Humpback whales can be found all over the world's oceans, despite the heavy beating they took in the era of industrial whaling. They undertake one of the longest annual migrations feeding at high latitudes and breeding near the equator. But there's one peculiar group of humpbacks who live life a bit differently.

Above: A whale nicknamed "Spitfire" swims in the waters off the island of Hallaniyah in southern Oman. Photo copyright Tobias Friedrich, used with permission.

Because humpbacks prefer to migrate along coastlines - perhaps in part to protect their young from predators - they were easy picking for whalers. It's only been in the last few decades, since whaling was banned in most of the world, that populations have begun to recover enough for researchers to understand their genetics. It turns out that the world's humpbacks are not a singular grouping, but sort along migration pathways. That's because the ocean giants have extreme site fidelity, meaning they feed and breed in the same places year after year. That's true for the breeding groups in the North Pacific, North Atlantic, and Southern Oceans.


But there's another group of humpbacks in the Arabian Sea. And it's only recently that scientists have been able to understand just who they are. They think that they form a population of humpbacks separate from every other population in the world.

A whale breaches close to the Southern Omani town of Hasik – an Arabian Sea hotspot favored by breeding whales. Photo copyright Darryl MacDonald, used with permission.

Here's why: for one thing, their breeding cycle is more like that of the Northern Hemisphere populations, which would be odd if they were connected with the rest of the Southern Hemisphere families. They can be heard singing from January through March, like the Northern whales, and calving reaches its peak in March. And speaking of their songs, recordings show that they're highly distinct from songs recorded in Madagascar. Not a single whale that's been photo-identified in Oman has been matched to photo catalogues from humpback research in Madagascar, South Africa, Mozambique, or Zanzibar. That, according to the researchers, suggests "little or no current migration." Other corroborating evidence for their distinction comes from the fact that they carry fewer and smaller barnacles that whales in other places, and they don't typically show scars from cookie cutter shark bites, which are extremely common on other Southern Hemisphere humpbacks.


To see if their genetic data could shed any light on the origin of these odd humpbacks, researchers Cristina Pomilla of the Sackler Institute for Comparative Genomics at the American Museum of Natural History and colleagues extracted nuclear and mitocondrial DNA from 47 whales in the Arabian Sea population, and compared it to DNA collected from the world's other humpback whale populations in other studies.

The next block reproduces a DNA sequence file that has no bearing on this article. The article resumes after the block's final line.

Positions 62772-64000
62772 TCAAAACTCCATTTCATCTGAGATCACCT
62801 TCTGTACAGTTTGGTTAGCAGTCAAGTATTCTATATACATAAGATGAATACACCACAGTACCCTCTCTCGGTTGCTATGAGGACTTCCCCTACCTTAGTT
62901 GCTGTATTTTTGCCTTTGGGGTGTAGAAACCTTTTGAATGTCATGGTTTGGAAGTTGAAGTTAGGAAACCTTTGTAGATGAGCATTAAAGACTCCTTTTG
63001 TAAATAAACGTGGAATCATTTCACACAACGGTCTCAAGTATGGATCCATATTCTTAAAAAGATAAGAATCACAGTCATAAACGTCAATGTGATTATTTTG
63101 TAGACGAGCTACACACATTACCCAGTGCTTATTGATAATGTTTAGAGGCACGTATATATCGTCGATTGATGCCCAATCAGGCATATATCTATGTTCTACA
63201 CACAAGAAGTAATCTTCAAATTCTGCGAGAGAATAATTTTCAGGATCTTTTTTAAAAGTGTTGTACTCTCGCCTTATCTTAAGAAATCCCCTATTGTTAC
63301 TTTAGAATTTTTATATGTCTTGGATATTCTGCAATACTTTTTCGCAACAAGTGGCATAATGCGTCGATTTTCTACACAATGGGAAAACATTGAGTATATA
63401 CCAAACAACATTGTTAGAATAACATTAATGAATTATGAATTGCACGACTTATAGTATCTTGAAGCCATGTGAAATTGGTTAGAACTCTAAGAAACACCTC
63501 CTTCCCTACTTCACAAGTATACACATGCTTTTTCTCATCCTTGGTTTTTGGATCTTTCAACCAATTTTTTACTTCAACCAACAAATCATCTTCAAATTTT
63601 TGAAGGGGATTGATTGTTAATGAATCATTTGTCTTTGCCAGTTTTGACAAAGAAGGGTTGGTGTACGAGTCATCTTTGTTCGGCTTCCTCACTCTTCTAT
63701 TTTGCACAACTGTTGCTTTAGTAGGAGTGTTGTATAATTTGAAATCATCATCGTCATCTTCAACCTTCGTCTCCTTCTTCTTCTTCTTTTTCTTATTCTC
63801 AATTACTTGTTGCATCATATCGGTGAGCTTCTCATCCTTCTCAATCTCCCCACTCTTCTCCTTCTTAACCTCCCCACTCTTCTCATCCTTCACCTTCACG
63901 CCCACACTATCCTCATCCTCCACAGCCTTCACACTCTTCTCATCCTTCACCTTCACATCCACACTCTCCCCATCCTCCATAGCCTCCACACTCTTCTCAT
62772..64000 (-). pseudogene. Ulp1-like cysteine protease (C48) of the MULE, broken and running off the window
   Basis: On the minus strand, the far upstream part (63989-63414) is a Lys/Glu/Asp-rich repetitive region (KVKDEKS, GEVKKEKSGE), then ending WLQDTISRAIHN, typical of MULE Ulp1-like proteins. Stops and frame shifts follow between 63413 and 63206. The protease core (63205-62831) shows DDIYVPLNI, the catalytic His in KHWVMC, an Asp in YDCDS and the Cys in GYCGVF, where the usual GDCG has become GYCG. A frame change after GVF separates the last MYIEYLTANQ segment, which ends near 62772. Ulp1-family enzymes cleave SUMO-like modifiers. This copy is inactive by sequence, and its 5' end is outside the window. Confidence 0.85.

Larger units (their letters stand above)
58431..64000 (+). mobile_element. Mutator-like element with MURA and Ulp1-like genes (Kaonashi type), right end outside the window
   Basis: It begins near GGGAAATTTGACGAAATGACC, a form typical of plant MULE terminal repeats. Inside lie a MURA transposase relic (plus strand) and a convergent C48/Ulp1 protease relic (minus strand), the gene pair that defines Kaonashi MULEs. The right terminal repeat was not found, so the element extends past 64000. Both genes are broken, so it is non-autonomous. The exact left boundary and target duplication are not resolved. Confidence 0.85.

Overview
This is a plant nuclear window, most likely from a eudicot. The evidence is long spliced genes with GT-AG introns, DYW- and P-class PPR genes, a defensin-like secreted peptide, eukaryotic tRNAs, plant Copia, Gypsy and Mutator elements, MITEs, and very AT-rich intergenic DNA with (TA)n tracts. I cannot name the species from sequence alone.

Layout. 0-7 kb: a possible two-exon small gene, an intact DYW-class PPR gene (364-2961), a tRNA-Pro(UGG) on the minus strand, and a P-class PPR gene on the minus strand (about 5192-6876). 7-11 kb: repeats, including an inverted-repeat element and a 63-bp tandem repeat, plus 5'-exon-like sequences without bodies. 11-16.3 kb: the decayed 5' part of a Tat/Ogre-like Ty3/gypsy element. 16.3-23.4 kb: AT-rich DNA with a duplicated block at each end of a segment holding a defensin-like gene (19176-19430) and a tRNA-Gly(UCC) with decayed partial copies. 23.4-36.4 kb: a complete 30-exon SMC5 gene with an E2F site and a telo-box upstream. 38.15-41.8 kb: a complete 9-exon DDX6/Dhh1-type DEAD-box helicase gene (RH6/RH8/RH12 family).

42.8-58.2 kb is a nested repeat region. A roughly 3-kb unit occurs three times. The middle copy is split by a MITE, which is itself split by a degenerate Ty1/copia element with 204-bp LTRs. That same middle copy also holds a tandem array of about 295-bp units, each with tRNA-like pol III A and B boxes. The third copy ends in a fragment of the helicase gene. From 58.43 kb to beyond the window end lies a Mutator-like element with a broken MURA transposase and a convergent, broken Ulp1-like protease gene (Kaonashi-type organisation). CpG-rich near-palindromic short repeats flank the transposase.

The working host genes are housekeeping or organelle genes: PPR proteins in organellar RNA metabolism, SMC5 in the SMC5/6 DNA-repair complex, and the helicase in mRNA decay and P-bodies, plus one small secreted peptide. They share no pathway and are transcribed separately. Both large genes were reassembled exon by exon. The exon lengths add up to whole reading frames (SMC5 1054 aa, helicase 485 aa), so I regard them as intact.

Their genetic data suggested that the Arabian Sea population - which includes the coastlines of Yemen, Oman, the UAE, Iran, Pakistan, India, and perhaps the Maldives and Sri Lanka - has been distinct from the rest of the world's humpbacks for some 70,000 years.

How were they separated from the rest of their species? The authors think it could be related to climate changes in the late Pleistocene, especially as it affected the Indian Ocean's monsoons. After their breeding season shifted to match the Northern Hemisphere schedule, the asynchronous annual cycles would have kept them genetically distinct from the closest whale populations in the Western Indian Ocean.


A whale called "Saddle" sighted in February 2014 off the Dhofar coast of Oman. Saddle was released from a fishing net by the research team in the year 2000 when he was less than two years old. Photo copyright Tim Collins/WCS, used with permission.

In addition, the researchers verified that there was low genetic diversity in the population due to both recent and historical genetic bottlenecks. The most recent bottleneck "may be due to illegal whaling; during two very short periods in 1965 and 1966 Soviet whalers killed 242 humpback whales in the Arabian Sea (39 of the captured females were also pregnant), a potentially devastating loss for a small population," they say. Modern concerns are lethal entanglement in fishing gear and ship strikes, they add.


It's worrying because while humpbacks are in general classified by the IUCN as a species of "least concern," this particular population is certainly not. "The Arabian Sea humpback whales are the world's most isolated population of this species and definitely the most endangered," said Howard Rosenbaum, Director of the Ocean Giants Program at the Wildlife Conservation Society and a co-author on the study. They might just be the loneliest whales in the world.